Premises Liability Attorney Cuney, Texas

Properties Liability Overview for Cuney, Texas

A facility liability suit holds a homeowner responsible for any damages developing from an injury on that individual or entity’s home. In all states, owners that occupy a home should make an affordable effort to keep a safe environment for visitors to it. Failure to keep the home safe for visitors results in “facilities liability.” Typical situations that may generate premises liability lawsuits are:

  • Animal and Pet Bites
  • Slip and Fall Mishaps
  • Harmful Property
  • Negligent or Inadequate Security
  • Pool Injury
  • Insufficient Upkeep
  • Children on Property
  • Retailer Liability
  • Restaurant Liability

Business Properties

What about injuries at apartment building or industrial residential or commercial property that is simply leased? Typically, a landlord is not responsible for the injuries of a renter’s guest since the renter is presumed to be in control of the condition of the property. Nevertheless, there are exceptions, such as for latent problems, which are concealed and harmful conditions currently existing when the occupant takes possession of the home. Another exception takes place when a landlord carries out repair works for a tenant. The repairs need to be carried out in a non-negligent way.

Different states follow different rules about who might recover for properties liability and under which conditions. Some states concentrate on the status of the person going to the residential or commercial property to figure out whether liability is appropriate. The status of a visitor in those states is normally guest, licensee, or intruder.

Invitees and Tresspassors: Rules for Cuney, TX 75759

An invitee is someone invited onto a property for a commercial function, such as a client at a shopping mall. A social visitor or licensee is also present on the residential or commercial property at the invite or by approval of the homeowner or resident. For guests and licensees, the invite is an implied pledge that it is safe to be on the residential or commercial property. In some states, a different duty of care is owed depending upon whether a visitor is a guest or licensee, but in other states that recognize these differences, the greatest task of care is owed to both.

In numerous states that concentrate on the status of the visitor to examine liability, intruders who are on the property with no right to be there and who are harmed are not able to recuperate at all. The owner or resident should simply avoid purposefully attempting to harm the intruder, such as by setting traps. However, in some cases, when an owner knows it is most likely there will be an intruder, it is needed to offer reasonable warnings of non-obvious risks to trespassers. Usually, the exception to this rule is a child trespasser, who may get involved with an “appealing annoyance,” like a swimming pool, and thus is owed a greater task of care.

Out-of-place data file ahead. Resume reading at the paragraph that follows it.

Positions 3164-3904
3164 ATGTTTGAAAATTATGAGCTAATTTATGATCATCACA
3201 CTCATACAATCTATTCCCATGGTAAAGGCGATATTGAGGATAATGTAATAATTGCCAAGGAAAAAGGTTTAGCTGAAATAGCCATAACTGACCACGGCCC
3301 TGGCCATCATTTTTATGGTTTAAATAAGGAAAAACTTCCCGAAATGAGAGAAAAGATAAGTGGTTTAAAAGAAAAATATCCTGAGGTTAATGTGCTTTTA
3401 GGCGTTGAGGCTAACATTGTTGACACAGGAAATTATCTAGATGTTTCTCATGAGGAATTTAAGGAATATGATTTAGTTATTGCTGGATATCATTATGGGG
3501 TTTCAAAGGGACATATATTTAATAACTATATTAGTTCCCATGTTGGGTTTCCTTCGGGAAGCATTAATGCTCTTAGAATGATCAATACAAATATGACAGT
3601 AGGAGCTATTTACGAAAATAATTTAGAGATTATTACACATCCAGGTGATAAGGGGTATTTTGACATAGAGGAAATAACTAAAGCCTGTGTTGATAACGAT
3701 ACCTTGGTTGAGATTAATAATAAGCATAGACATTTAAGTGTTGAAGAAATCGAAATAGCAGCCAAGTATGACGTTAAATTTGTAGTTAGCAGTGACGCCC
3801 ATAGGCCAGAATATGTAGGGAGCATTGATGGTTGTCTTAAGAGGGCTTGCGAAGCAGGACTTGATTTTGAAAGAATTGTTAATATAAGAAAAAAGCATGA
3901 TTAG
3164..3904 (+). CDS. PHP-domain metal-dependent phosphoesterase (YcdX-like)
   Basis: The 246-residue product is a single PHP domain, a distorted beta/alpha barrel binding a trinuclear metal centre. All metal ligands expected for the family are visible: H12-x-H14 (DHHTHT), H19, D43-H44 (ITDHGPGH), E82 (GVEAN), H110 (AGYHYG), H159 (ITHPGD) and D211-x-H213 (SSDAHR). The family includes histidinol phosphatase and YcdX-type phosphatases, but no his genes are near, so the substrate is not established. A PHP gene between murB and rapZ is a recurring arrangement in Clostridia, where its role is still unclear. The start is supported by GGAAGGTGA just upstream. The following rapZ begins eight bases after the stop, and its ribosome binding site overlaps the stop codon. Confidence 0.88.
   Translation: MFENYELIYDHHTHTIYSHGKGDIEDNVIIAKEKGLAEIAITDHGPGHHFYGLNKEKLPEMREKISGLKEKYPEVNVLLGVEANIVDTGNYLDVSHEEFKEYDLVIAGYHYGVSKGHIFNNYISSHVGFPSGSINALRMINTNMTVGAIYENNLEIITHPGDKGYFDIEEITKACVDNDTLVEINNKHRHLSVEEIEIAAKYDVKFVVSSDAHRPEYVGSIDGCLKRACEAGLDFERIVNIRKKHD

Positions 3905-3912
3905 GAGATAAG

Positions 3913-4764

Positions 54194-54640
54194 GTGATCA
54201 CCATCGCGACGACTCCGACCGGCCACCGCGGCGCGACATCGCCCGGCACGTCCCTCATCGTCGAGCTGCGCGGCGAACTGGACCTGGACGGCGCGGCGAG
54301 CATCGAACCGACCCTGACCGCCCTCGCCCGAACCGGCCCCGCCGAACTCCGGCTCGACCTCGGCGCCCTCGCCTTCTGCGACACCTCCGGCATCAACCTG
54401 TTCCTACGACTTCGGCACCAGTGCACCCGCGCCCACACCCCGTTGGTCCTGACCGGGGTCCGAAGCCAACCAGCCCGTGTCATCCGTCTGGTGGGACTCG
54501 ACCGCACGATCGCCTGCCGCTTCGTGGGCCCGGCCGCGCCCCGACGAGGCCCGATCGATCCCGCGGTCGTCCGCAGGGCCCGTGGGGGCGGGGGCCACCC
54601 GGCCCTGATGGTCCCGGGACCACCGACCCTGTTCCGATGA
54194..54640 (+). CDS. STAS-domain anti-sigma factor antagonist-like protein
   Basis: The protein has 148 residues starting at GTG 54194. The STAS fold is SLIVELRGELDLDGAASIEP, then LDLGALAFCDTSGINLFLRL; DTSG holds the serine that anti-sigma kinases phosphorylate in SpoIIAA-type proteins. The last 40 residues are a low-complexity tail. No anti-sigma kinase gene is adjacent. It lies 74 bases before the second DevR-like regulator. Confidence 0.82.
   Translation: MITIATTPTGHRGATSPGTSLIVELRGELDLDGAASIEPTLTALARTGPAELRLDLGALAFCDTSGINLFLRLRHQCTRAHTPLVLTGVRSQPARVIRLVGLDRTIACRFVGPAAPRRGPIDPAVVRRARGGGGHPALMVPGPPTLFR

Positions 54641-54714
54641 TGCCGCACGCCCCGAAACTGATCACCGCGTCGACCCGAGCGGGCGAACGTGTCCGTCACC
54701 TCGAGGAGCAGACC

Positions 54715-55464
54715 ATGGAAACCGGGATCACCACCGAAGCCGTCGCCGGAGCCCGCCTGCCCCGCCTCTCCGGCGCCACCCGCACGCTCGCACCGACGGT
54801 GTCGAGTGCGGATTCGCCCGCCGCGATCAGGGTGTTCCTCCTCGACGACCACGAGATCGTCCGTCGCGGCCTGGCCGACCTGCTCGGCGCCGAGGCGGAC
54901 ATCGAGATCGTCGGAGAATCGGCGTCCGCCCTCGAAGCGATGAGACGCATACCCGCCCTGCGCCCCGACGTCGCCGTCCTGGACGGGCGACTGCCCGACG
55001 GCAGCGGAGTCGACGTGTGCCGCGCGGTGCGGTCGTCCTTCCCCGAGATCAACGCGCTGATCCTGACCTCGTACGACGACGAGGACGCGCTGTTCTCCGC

Stae of the Home; Owner’s and Visitor’s Actions, for 75759

In other states, courts concentrate on the state of the property and the owner’s and visitor’s actions. Normally, property owner and occupants owe a responsibility to keep home reasonably safe and make repairs for all visitors except for trespassers. Factors that are considered when determining the responsibility are the circumstances under which the visitor came onto the property, the nature of the property, the reasonableness of the owner or resident’s actions to repair or caution, and the foreseeability of the injury.


An owner or occupant must regularly examine the residential or commercial property to discover harmful conditions and either repair them or install a warning so that lawful visitors are not injured. Any owner that fails to satisfy this duty, such as by understanding of a hazardous condition and failing to warn visitors, can be held accountable for visitors’ injuries that result from it.

Limitations on Recuperating for Premises Liability

Many states follow the principles of comparative fault in facilities liability cases. This indicates an injured individual who is partly or totally responsible for exactly what took place can not recover for damages emerging out of a harmful home condition. A visitor has the duty to use reasonable care to keep himself or herself safe. To the extent the visitor cannot use sensible care, the recovery can be decreased by his or her percentage of fault.

For instance, in a state following relative negligence, when a hurt individual is 10% responsible for an injury, the homeowner is accountable for 90% of the injury, and the overall damages are $100,000, the victim’s recovery will be just $90,000. In states that follow contributory negligence, the complainant may be unable to recover at all if he or she is found even slightly at fault.